Whether you live in metro Phoenix or are just visiting our beautiful state, everyone should enjoy a trail ride in the real ‘Wild West’ at least once. You don’t find country much more wild than the scenic desert location of Saguaro Lake Ranch Stable. Our close to Phoenix horseback riding trails are truly unique; from the comfort of your saddle you’ll see the magnificent Saguaro Lake, the striking Bulldog Cliffs, and more. Maybe you’ll even ford the beautiful Salt River on horseback.
Enjoy your trail ride even more by reading up on some of the highlights and attractions unique to our Phoenix trail riding location before you come out to Saguaro Lake Ranch Stable.
On the Skyline Trail, you’ll ride through multiple arroyos (one of which could be the fabled Horse Thief Wash described below) gaining elevation as you go. The ride will take you past much of the Sonoran Desert flora and fauna that makes the Phoenix area famous. You will see Saguaro cacti, ocotillo and creosote bushes.
You will also have a view of the entire area, including Saguaro Lake, the Salt River, the Bulldogs, and Stewart Mountain among others.
No one is quite sure of the exact story behind the name ‘Horse Thief’ Wash, but rumor has it that back in the early 1900s a group of outlaws from Old Scottsdale broke into the Stewart Ranch and rustled twenty head of horses out of the stables in the black of night. When the wranglers awoke the next day, they found tracks leading into Horse Thief Wash, but lost them soon afterward. That’s the story we tell to our horseback riding guests anyhow!
Horse Thief Wash is typical of many large, dry sandy washes in the Sonoran Desert. It only runs when it’s raining extremely hard; that can sometimes lead to a flash flood (don’t worry, we don’t ride in those conditions). However, during very rainy winters, the wash sometimes runs from water trickling from underwater springs.
On the trail ride, you will see Saguaro cacti on the ridge and Ironwood and Mesquite trees on the edges of the wash. There is also Desert Christmas Cactus – which is a low growing shrub like cactus that is green with many small, red fruit. Occasionally, if your eyes are sharp enough from high on your horse you might even spot coyote or javelina scat (or maybe even the animals themselves).
Riding further into Horse Thief, you’ll come upon the Kissing Cactuses, two barrel cacti that seem to be ‘kissing’ each other. Soon after this landmark, your horse will start to climb up exposed granite to exit the wash.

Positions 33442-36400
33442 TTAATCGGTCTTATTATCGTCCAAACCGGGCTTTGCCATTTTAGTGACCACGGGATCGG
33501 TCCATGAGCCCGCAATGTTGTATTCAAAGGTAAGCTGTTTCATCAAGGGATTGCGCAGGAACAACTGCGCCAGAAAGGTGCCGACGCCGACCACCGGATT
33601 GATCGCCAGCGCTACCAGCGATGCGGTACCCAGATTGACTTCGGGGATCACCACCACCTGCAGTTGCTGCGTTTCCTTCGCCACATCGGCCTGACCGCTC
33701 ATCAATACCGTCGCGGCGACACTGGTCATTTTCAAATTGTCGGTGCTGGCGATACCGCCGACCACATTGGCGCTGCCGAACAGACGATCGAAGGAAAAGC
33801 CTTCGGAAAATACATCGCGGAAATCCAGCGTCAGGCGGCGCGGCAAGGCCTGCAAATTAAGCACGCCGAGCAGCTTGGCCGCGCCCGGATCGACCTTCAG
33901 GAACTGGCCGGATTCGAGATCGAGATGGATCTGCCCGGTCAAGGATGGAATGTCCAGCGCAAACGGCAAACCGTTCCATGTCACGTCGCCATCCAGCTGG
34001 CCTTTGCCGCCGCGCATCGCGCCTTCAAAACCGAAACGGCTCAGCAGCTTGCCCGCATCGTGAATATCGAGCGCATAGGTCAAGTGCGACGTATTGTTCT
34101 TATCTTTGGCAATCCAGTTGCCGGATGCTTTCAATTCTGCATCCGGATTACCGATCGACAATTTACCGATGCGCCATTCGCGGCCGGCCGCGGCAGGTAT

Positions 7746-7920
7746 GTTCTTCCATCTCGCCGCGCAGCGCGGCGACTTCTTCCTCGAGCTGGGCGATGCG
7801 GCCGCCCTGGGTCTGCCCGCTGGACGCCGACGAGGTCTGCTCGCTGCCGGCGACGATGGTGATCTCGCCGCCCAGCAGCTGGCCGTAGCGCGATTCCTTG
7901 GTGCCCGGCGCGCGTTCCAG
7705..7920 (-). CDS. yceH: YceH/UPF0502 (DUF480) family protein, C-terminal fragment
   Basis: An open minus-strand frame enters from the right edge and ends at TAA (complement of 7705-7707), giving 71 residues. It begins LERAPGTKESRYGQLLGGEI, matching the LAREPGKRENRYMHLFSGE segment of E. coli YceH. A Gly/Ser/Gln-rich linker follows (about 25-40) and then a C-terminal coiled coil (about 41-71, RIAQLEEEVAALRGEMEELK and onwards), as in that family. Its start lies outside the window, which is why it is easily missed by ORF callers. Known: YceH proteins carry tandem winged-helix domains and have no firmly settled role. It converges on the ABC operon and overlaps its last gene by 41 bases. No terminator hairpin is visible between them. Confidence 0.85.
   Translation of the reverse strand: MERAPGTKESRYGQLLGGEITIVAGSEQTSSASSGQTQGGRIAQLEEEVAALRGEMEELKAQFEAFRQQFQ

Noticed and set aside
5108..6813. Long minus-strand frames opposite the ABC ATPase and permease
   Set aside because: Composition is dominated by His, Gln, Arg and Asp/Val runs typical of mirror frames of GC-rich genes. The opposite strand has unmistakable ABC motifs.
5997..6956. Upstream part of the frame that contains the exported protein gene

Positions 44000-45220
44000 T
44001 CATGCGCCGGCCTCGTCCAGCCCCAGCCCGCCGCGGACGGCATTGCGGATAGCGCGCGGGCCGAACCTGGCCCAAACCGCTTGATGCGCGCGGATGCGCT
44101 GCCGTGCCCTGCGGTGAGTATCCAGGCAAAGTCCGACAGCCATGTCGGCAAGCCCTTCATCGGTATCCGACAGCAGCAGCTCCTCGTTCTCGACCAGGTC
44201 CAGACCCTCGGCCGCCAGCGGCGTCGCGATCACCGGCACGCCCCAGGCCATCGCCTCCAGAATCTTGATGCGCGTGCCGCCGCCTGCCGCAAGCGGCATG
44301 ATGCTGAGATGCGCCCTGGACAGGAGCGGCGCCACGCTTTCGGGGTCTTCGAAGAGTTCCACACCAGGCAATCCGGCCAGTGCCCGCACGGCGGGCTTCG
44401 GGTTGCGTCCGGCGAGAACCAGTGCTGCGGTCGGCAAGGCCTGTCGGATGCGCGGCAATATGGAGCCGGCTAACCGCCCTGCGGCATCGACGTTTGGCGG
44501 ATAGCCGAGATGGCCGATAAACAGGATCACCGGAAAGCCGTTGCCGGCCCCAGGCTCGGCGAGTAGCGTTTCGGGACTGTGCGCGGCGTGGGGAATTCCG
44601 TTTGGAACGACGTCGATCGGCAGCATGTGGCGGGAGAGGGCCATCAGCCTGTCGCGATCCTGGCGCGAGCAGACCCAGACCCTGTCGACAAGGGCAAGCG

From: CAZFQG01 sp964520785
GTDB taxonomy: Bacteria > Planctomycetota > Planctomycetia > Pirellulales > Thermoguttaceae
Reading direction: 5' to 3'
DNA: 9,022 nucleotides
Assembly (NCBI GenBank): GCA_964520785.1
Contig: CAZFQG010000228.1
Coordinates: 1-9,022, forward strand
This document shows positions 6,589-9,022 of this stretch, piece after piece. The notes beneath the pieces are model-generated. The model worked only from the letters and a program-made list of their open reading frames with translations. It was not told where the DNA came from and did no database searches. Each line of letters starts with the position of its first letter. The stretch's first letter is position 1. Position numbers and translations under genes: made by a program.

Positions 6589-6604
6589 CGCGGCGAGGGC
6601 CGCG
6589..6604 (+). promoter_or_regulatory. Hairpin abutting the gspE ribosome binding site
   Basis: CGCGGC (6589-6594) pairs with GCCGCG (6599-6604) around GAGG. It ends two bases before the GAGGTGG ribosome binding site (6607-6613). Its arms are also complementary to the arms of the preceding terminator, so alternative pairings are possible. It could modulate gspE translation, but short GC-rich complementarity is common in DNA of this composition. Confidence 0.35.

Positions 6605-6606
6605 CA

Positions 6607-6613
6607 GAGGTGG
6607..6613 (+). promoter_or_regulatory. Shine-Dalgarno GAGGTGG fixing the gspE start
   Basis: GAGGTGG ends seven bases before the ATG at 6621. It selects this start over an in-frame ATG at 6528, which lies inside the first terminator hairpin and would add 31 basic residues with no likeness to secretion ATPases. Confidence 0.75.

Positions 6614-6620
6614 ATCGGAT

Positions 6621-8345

Saguaro Lake is the final lake in the Salt River system. It’s twelve miles long and has been a favorite daytrip for many people from Phoenix, Scottsdale, Tempe and Mesa for the 70 years.
On many of our trails, you’ll have awesome views of the lake and the surrounding canyons.
One of Arizona’s major rivers and one of two primary water sources for Phoenix, Mesa, Tempe and Scottsdale, the Salt River has been a lifeline for countless generations of Arizonans.
1000 years ago, when the Hohokam inhabited the area around the Ranch, the Salt River was the only consistent source of water within hundreds of miles. The Salt River, which interestingly enough, is not especially salty is also a rather tame river (in comparison to other rivers of the West) because of the four large dams that create Phoenix’s reservoir system.
The Salt River flows within yards of our stables and on many horseback rides, you will have to cross it. You don’t have to worry though, because you won’t get wet, and our horses are experts at navigating the river floor. Plus, the horses like to get a little wet in the cool water!
The mesa is an elevated section of land with a very flat top (mesa means table in Spanish, hence the name). While riding across the mesa, you will see the Saguaro Forest which has an amazingly dense collection of Saguaros.
You will also probably look down Devil’s Slide, which is how all the old time cowpokes used to get down from the mesa in a heap of dust. Lucky for you, we won’t be sliding our horses down that trail. Instead, you will have awesome views of Saguaro Lake.
The Bulldogs are almost always in view on all the horseback rides at Saguaro Lake Ranch Stable. They rise hundreds of feet in the air from their base at the river.
Many people ask how they got the name “Bulldogs”. Legend has it that when you look at the cliffs for a long, long time, you start to see faces of Bulldogs staring back at you from all the crags and cracks in the rock. Or maybe it’s just that anyone who spends one too many summers in the Arizona sun can see anything if they stare long enough!
While wildlife sightings can’t be guaranteed on our Phoenix area trail rides (our neighbors are ‘wild’ and keep to their own schedules!), you are likely to see at least some of the Sonoran Desert’s natural residents during your horseback ride. It depends on the time of day, time of year, and the temperature, but you may catch a glimpse of the famous Wild Horses that roam this area, as well as bighorn sheep, deer, javelina, coyotes, foxes, bob cats, raccoons, skunks, and other mammals. Also look out for river otters along the riverbank or swimming in the Salt River.
Sharp-eyed bird watchers should look out for bald eagles, ospreys, peregrine falcons, Harris’s hawks, herons, egrets, waterfowl, and other riparian and upland birds. Mistletoe clumps in our mesquite and cottonwood trees draw in a range of wintering birds that feed on berries; look out for phainopepla, northern mockingbirds, western bluebirds, american robins, and cedar waxwings. If you visit in the Spring you may also spot a variety of migratory songbirds that nest around here at that time of year.
Of course you are in the desert, so don’t be surprised to see lizards, snakes, and toads too! The gopher snake, coachwhip, western diamond-backed rattlesnake, desert spiny and zebra-tailed lizards, and Woodhouse’s toad are most common around here.